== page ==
The Rise

The Rise

Creativity, the Gift of Failure, and the Search for Mastery

Book - 2014
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"Sarah Lewis has assembled a rich trove of reflections not just on creativity but on the too-often ignored role that failure and surrender play in almost any ambitious undertaking. That counter-intuitive point of attack makes The Rise a welcome departure from standard accounts of artistry and innovation." --Lewis Hyde, author of The Gift

It is one of the enduring enigmas of the human experience: many of our most iconic, creative endeavors--from Nobel Prize--winning discoveries to entrepreneurial inventions and works in the arts--are not achievements but conversions, corrections after failed attempts.

The gift of failure is a riddle. Like the number zero, it will always be both a void and the start of infinite possibility. The Rise --a soulful celebration of the determination and courage of the human spirit--makes the case that many of our greatest triumphs come from understanding the importance of this mystery.

This exquisite biography of an idea is about the improbable foundations of creative human endeavor. The Rise begins with narratives about figures past and present who range from writers to entrepreneurs; Frederick Douglass, Samuel F. B. Morse, and J. K. Rowling, for example, feature alongside choreographer Paul Taylor, Nobel Prize--winning physicists Andre Geim and Konstantin Novoselov, Arctic explorer Ben Saunders, and psychology professor Angela Duckworth.

The Rise explores the inestimable value of often ignored ideas--the power of surrender for fortitude, the criticality of play for innovation, the propulsion of the near win on the road to mastery, and the importance of grit and creative practice. From an uncommonly insightful writer, The Rise is a true masterwork.
Publisher: New York : Simon & Schuster, c2014
ISBN: 9781451629231
Branch Call Number: 153.35 LEW
Characteristics: 259 pages

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a
andreareads
Sep 27, 2017

Back-turned paintings and sheeted sculptures are often how artists give their process amnesty from premature critique. They create safe havens for good reason, sometimes to preserve innovation. Innovative ideas, after all, are often so counterintuitive that they can, at first, look like failure.
We make discoveries, breakthroughs, and inventions in part because we are free enough to take risks, and fail if necessary. Private spaces are often where we extract the gains from attempts and misses.

a
andreareads
Sep 27, 2017

the cost of success is that it can block our ability to see when what has worked well in the past might not any longer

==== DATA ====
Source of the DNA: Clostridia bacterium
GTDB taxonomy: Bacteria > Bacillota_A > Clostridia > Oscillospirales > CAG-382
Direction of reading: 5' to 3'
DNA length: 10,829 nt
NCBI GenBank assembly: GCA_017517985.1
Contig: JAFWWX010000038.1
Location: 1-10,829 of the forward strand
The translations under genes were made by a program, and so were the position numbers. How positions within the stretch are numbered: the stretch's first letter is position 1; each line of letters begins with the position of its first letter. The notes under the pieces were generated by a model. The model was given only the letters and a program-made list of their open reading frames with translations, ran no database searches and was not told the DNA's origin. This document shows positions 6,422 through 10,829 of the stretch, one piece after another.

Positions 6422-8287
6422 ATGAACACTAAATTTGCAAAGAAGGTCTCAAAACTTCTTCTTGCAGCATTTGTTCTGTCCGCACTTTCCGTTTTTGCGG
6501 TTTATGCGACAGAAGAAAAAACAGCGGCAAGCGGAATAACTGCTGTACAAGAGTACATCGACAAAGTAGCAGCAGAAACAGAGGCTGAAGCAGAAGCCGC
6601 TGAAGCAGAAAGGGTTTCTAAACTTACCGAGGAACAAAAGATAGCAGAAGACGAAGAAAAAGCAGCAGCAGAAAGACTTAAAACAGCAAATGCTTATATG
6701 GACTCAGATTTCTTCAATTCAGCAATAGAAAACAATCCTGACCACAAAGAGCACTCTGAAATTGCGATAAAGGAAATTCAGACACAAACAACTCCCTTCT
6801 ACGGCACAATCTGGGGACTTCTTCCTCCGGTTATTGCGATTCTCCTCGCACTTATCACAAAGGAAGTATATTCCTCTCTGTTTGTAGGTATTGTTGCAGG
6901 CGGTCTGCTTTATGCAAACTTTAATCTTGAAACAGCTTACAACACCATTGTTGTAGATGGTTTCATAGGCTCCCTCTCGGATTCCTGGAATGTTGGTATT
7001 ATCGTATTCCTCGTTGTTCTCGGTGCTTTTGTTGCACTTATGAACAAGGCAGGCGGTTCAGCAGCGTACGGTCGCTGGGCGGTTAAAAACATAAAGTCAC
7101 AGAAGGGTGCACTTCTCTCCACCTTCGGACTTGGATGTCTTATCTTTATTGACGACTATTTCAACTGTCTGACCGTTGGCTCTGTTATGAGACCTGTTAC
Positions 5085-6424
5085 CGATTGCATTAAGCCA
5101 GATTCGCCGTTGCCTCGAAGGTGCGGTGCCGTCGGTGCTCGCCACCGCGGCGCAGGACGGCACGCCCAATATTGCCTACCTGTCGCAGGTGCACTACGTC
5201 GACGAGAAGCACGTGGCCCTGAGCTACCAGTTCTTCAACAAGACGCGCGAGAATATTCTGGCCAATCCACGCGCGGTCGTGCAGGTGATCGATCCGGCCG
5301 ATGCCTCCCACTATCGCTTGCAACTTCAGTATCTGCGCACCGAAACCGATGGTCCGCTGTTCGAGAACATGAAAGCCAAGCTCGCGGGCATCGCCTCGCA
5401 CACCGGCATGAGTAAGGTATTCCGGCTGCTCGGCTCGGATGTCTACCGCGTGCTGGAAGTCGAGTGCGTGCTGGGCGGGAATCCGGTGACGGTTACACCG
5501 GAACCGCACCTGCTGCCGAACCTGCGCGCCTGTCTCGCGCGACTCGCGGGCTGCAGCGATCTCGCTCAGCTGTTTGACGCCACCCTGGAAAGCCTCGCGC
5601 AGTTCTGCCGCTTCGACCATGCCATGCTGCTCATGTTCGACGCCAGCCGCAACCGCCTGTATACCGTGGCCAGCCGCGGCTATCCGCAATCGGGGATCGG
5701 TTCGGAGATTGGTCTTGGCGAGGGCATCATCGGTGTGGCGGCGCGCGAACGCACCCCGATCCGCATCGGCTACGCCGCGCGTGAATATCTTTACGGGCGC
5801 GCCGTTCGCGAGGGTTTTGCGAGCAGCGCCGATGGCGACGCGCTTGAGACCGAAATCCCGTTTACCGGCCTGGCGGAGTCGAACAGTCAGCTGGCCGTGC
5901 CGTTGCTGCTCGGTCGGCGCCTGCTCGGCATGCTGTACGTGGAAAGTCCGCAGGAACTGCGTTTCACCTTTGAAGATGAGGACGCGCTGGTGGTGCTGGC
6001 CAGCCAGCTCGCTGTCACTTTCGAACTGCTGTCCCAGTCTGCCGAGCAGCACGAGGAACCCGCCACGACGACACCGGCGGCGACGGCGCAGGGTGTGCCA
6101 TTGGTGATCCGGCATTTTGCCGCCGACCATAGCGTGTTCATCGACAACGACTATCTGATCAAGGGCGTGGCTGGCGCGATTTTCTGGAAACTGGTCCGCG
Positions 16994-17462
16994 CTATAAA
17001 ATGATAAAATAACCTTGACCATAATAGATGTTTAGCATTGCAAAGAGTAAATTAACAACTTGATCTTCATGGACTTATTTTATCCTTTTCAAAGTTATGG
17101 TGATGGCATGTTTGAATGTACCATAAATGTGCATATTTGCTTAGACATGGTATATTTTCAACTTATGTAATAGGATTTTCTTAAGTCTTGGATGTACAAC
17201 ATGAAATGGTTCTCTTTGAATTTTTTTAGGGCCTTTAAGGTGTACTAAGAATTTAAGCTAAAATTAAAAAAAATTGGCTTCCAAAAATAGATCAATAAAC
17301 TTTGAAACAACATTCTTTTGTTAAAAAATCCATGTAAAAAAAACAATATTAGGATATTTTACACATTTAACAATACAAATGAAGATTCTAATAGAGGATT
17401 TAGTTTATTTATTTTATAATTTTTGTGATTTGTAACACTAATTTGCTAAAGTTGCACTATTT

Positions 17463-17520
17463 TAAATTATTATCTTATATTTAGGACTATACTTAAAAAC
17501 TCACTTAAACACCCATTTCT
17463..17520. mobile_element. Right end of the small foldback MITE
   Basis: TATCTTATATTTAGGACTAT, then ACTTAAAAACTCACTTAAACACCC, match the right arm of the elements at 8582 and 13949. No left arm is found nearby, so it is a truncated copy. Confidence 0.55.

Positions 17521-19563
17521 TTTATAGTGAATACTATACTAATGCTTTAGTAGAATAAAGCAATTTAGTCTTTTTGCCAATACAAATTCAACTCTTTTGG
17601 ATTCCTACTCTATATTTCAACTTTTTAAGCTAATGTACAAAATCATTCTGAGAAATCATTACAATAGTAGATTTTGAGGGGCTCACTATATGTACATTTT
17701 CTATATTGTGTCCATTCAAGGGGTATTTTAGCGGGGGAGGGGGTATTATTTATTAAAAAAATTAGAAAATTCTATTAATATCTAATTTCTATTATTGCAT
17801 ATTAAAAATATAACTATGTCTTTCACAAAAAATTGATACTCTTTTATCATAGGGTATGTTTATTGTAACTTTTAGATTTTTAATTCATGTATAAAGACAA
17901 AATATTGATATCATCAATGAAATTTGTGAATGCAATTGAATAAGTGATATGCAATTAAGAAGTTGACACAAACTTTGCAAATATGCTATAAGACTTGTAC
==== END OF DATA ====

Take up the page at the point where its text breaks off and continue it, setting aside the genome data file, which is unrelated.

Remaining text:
a
andreareads
Sep 27, 2017

Franklin [Leonard] was facing what he felt was the one thing worse than reading a morass of terrible scripts: another family getaway where he would face questions about his meandering path. It started when he survived a car crash that altered the course of his life. He had one thought on his mind now: You get one go around. A rigid model of success that stipulated being either a doctor or a lawyer had been ingrained in him since childhood. His mantra became, “Life is short. If I don’t enjoy it, I just have to find something else.”

a
andreareads
Sep 27, 2017

A paradox of innovation and mastery is that breakthroughs often occur when you start down a road, but wander off for a ways and pretend as if you have just begun.

a
andreareads
Sep 27, 2017

directed teaching is important, but learning that comes from play and spontaneous discovery is critical. Endurance is best sustained through periodic play.

a
andreareads
Sep 27, 2017

Grit is connected to how we respond to so-called failure, about whether we see it as a comment on our identity or merely as information that may help us improve.

a
andreareads
Sep 27, 2017

Inventions come from those who can view a familiar set of variables from a radical perspective and see new possibilities. Creative practice is one of the most effective teachers of the spry movement of this perspective shift.

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d
donna_james
Dec 22, 2015

Reviewed in the NYT Book
Review on Sunday, April 6, 2014

j
JudithMayanja
May 14, 2014

Almost a poetic meditation on the inner elements and experience of failing and the rise that comes from it. I found it an extremely helpful book since many in the culture hide their experience of failure making it almost a thing of shame. She dares to bring it to the light!!!

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